TABLE OF CONTENTS
Lubbock Family Papers
Manuscript Collection: MC029
Texas governor and treasurer Francis Richard Lubbock was born on October 16, 1815, in Beaufort, South Carolina, to Dr. Henry Thomas Willis and Susan Ann (Saltus) Lubbock. Lubbock pursued business careers in South Carolina and New Orleans before moving to Texas in 1836 in search of his brother, Thomas. In 1837 Lubbock and his wife moved to the new town of Houston and he opened a hardware store there. He was narrowly defeated as the town's first mayor. During the 1840s he began his ranching operations and continued his political aspirations in Texas. He was elected lieutenant-governor in 1857 but lost his re-election bid in 1859. He chaired the Southern Democratic Convention of 1860, and in 1861 he was elected governor of Texas.
Lubbock was an ardent supporter of Jefferson Davis and the Confederacy, and worked hard to enhance Texas' military capabilities, including supporting Confederate conscriptions in the state for fighting in the East. He decided not to seek a second term in 1863, and instead immediately enlisted. He was appointed lieutenant colonel and was active in the Red River campaigns. In August 1864 Jefferson Davis summoned Lubbock to Richmond to serve as his aide-de-camp and expert on trans-Mississippi affairs. Lubbock accepted the position, and after Lee's surrender, he fled with Davis and his cabinet, headed toward Texas, but Federal troops captured them in Georgia.
After an eight-month imprisonment, Lubbock returned to Texas and ranching, then to Houston and business ventures. He served as tax collector in Galveston, and from 1878 to 1891, state treasurer. Lubbock died in Austin on June 22, 1905. He was married three times: Adele Baron, 1835; Sarah E. Black Porter, 1883; and Lou Scott, 1903.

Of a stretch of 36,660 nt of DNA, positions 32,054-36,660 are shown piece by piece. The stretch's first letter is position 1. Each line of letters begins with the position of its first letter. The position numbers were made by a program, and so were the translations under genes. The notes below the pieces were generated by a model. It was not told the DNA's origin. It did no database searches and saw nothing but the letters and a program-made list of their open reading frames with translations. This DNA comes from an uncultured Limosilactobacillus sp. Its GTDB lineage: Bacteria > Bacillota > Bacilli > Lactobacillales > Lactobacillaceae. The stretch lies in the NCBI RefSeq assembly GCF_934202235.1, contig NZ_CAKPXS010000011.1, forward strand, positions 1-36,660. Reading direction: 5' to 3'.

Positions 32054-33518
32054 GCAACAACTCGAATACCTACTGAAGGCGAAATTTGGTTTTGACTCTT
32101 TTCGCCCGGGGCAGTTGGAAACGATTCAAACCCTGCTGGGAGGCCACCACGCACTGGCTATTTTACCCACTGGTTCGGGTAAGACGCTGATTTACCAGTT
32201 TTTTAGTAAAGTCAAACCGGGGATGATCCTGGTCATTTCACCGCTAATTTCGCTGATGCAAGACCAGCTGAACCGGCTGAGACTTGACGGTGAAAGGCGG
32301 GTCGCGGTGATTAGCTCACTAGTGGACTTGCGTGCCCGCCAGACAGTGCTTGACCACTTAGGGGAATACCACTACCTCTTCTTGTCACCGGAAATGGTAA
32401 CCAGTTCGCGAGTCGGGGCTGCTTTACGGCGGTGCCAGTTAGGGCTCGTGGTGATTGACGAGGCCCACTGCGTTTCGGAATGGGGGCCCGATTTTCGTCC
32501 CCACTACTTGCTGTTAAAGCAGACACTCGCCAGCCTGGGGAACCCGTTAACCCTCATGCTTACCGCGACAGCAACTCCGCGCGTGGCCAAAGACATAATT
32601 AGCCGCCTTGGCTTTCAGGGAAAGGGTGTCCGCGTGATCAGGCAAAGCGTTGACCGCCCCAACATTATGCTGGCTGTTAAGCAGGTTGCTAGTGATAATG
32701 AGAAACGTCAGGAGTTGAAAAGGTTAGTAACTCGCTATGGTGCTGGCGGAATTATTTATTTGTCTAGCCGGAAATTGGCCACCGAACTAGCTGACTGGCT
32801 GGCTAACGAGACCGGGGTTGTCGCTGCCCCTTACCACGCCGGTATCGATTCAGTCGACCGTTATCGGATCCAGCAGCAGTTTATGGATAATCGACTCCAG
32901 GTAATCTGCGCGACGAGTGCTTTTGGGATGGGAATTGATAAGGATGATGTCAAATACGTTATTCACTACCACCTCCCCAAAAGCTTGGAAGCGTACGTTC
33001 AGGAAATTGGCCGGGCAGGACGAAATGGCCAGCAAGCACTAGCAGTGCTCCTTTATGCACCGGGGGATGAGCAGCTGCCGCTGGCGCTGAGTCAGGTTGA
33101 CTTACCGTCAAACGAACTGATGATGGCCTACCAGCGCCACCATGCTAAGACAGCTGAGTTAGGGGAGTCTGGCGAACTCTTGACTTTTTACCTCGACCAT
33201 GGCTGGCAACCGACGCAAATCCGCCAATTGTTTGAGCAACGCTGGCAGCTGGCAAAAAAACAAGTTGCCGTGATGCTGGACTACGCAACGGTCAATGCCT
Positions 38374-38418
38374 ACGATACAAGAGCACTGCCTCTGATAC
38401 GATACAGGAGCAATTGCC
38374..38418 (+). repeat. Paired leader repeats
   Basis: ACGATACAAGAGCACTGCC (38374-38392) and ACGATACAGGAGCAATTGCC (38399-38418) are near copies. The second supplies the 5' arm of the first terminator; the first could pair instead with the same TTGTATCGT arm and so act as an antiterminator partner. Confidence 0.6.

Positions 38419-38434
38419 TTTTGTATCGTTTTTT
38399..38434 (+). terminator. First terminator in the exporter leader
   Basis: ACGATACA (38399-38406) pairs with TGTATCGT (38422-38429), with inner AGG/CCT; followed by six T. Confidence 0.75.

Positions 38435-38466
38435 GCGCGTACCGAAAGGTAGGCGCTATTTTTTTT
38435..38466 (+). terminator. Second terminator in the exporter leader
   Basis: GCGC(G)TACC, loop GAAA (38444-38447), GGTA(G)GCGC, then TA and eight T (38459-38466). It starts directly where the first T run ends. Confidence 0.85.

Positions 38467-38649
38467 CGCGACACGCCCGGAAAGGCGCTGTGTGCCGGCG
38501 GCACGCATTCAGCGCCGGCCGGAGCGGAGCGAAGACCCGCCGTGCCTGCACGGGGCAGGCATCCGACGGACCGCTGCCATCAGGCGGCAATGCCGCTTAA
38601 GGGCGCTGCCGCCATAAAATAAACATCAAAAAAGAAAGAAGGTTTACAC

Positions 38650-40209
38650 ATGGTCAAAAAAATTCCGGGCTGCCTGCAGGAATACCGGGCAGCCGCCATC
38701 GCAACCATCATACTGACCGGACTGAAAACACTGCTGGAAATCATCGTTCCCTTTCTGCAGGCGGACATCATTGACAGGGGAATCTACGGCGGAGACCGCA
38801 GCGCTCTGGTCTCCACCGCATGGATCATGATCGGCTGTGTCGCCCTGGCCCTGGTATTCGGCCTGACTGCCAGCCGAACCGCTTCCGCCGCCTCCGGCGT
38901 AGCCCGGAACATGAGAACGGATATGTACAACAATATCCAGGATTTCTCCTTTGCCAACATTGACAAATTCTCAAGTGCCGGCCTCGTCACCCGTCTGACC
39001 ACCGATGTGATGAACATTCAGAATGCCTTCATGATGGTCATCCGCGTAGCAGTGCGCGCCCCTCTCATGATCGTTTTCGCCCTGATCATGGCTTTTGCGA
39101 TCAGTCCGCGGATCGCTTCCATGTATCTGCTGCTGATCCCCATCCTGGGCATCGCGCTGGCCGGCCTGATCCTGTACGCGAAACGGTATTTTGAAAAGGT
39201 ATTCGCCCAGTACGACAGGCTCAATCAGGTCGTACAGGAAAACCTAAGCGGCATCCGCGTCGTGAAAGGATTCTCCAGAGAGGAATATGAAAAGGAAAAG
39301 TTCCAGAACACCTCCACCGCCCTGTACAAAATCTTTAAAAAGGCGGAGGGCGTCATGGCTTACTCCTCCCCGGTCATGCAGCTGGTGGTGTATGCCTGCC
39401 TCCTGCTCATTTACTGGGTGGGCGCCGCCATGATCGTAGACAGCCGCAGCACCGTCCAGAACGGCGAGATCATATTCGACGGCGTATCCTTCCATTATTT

Houston businessman Robert Lockart married Anna Bythewood Lubbock, sister of Francis R. Lubbock, in 1843. He went into the realty business in Houston with his son, Robert Lockart (circa 1849-1920).
Correspondence, legal and financial documents, printed materials, photographs and albums document the personal and professional lives of Francis R. Lubbock, Robert Lockart, Henry S. Lubbock and William L. Lubbock. Correspondence of interest includes post-Civil War letters from Jefferson Davis to Francis R. Lubbock. The legal and financial documents mainly deal with real estate and land in and around the Houston area, in the form of deeds, grants, receipts, and surveyor's notes and sketches. These documents range from 1838 to 1880. The Robert Lockart Papers are believed to have belonged to the father, Robert Lockart Sr. Photographs of family members are Francis R., Henry S. and William L. Lubbock. In addition to personal photographs, the snapshot album contains pictures of damage in Galveston and Houston after the 1900 hurricane, the St. Louis flood of 1903, the 1904 powerhouse explosion of St. Louis Transit Co., and the first Beaumont, Texas, oil gusher.
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Open for research by appointment.
Copyright has not been assigned to the San Jacinto Museum of History. All requests for permission to publish or quote from manuscripts must be submitted in writing to the Library Director. Permission for publication is given on behalf of the San Jacinto Museum of History as the owner of the physical items and is not intended to include or imply permission of the copyright holder, which must also be obtained by the researcher.
[Identification of Item], Lubbock Family Papers, MC029, San Jacinto Museum of History, Houston, Texas.
Gift of Mrs. Wendell T. Lubbock, 1951 and Mrs. W. H. Murray, 1952.
Processed by Joel Minor, 2001.